Understood as documentation, Powers-Torrey’s work finds a provocative place in the tradition of artists’ books. Ed Ruscha’s twenty-six filling stations, which seem to be straightforward documents, fudge the road trip they purport to chronicle. Similarly the walking artist Hamish Fulton appears to document a walk in his book 10 Views of Brockman’s Mount, a naturally formed hill near Hythe, Kent, England, though a close read reveals the images to have been taken on different days. Ruscha and Fulton play with the way the codex form can assert chronology on its contents, but the complex structure Powers-Torrey uses in Everything Has a Language resists this effect and flattens the contents. Narrative possibilities remain open and the reader must do more of the work.

It is this work that is central to the book. Everything may have a language, but Powers-Torrey does not say whether the languages are mutually intelligible. A typical book contains text intended for the reader, but Everything Has a Language presents other possibilities. Perhaps the objects are communicating amongst themselves, and the reader is the catalyst that puts them in dialogue with one another by manipulating different sets of flags. The book’s structure facilitates this approach that is paradoxically more engaged in the haptic sense, but more passive, meditative in terms of interpreting meaning.

Everything Has a Language carries on the tradition of artists’ books as documentation and collection, but pushes the boundaries of intelligibility. It also seems to tap into newer currents in the broader art world, such as the influence of Object Oriented Ontology or other Post-humanisms.

Powers-Torrey lets objects speak for themselves, perhaps even among themselves. It is up to the human reader to make their own meaning, and both the artist and reader leave their mark on the book as they do this. The balance of this deeply personal, embodied meaning-making with the sense that the book’s images recede infinitely beyond translation is a productive and enjoyable tension.

*There are two editions of this book, one with wax-coated pages and the other without.

Lost Houses of Lyndale

Lost Houses of Lyndale
Matt Bergstrom
Design by Mary Clare Butler
2018
Fata Morgana Press
www.fatamorganapress.com/

8 × 5 in.
40 pages
Binding: Single-section pamphlet
Letterpress cover and offset inside

Lost Houses of Lyndale, front outside cover

In Lost Houses of Lyndale, Matt Bergstrom presents a history of all the recently-demolished homes along a two-block stretch in the rapidly-gentrifying Logan Square neighborhood of Chicago. After a brief introduction, the book proceeds with a consistent format: a drawing of each house is paired with a short written history. The entries trace the homes’ various owners, builders, renovations and the like, and occasionally offer charming vignettes of the occupants. Grounded primarily in archival research, these stories are brought alive through Bergstrom’s brisk writing and lively drawing.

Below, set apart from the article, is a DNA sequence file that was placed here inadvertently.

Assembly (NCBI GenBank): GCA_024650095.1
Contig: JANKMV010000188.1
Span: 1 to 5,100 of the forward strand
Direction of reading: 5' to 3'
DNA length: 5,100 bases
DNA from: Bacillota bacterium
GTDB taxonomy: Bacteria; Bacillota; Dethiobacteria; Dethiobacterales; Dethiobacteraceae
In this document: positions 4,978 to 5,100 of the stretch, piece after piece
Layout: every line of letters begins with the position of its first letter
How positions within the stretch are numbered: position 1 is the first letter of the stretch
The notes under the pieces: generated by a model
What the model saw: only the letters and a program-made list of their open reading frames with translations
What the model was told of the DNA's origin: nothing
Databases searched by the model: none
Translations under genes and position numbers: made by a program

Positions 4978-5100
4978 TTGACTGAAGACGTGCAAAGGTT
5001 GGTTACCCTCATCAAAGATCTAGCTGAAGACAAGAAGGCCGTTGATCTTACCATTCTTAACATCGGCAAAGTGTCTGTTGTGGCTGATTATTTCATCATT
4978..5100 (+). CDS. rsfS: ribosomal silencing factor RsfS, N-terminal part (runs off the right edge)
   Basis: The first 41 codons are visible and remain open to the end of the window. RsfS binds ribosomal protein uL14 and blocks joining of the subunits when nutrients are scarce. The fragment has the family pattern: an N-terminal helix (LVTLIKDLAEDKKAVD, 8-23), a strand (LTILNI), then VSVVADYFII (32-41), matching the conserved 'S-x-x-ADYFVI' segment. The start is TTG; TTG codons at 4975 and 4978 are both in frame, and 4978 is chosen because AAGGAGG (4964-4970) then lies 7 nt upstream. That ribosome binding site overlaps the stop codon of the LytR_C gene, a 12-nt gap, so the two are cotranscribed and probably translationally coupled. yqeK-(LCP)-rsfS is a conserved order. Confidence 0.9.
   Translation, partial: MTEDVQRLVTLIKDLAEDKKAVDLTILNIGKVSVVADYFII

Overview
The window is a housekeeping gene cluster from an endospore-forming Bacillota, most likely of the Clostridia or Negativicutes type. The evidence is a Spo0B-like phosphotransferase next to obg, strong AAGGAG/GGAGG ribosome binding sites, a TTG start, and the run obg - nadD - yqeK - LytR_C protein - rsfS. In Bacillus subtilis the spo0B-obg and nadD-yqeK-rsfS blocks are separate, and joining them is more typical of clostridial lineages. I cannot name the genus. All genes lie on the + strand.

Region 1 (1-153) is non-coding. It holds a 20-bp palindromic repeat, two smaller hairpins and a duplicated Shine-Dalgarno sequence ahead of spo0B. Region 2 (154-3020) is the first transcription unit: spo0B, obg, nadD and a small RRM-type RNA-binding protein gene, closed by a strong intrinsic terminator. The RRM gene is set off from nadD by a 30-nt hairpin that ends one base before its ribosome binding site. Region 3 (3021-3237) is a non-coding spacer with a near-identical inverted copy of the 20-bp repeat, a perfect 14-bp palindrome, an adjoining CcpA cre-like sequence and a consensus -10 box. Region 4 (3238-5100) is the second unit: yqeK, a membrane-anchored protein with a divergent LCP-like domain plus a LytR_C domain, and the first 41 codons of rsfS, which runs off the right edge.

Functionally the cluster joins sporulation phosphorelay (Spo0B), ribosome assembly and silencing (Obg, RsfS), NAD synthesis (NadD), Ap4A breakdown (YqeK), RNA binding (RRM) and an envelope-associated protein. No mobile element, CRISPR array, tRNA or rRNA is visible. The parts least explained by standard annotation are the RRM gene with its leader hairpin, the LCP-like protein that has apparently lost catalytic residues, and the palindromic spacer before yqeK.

Even beyond the content, Lost Houses of Lyndale is a thoroughly Chicago book. It is a collaboration between two Chicago-based designers (Bergstrom created the content and Mary Clare Butler of Fata Morgana Press designed the book). It is printed offset and letterpress on AB Dick and Vandercook presses, respectively – both Chicago companies. Naturally, the type is set in two faces by Chicago’s own Frederick Goudy. Given Bergstrom’s penchant for history and Butler’s deep engagement with Chicago in her own art practice, it seems unlikely that these details are mere coincidence. 

Lost Houses of Lyndale, front inside cover

The book’s design contributes greatly to its success. Each entry comprises the same elements – a drawing with a handwritten address and typed caption and a brief typeset history – yet no two spreads are alike. The drawings vary considerably in proportion, but are masterfully accommodated in each layout. The result is cool, relaxed and balanced. Likewise, the monochrome design and ample negative space help manage the imperfect printing of the AB Dick duplicator. The white space and comfortable margins make the book feel larger than it is. The horizontal, almost panoramic proportions are appropriate for the content and let the single-section pamphlet open easily and lay flat. The inside covers take full advantage of the dimensions, sporting a map of the street with the demolished houses marked. Even the paper choice adds to the message (French “Construction Insulation Pink” and “Construction Steel Blue”). Coincidence? Perhaps, but the subtle tone of the inside pages certainly enhances the reading experience.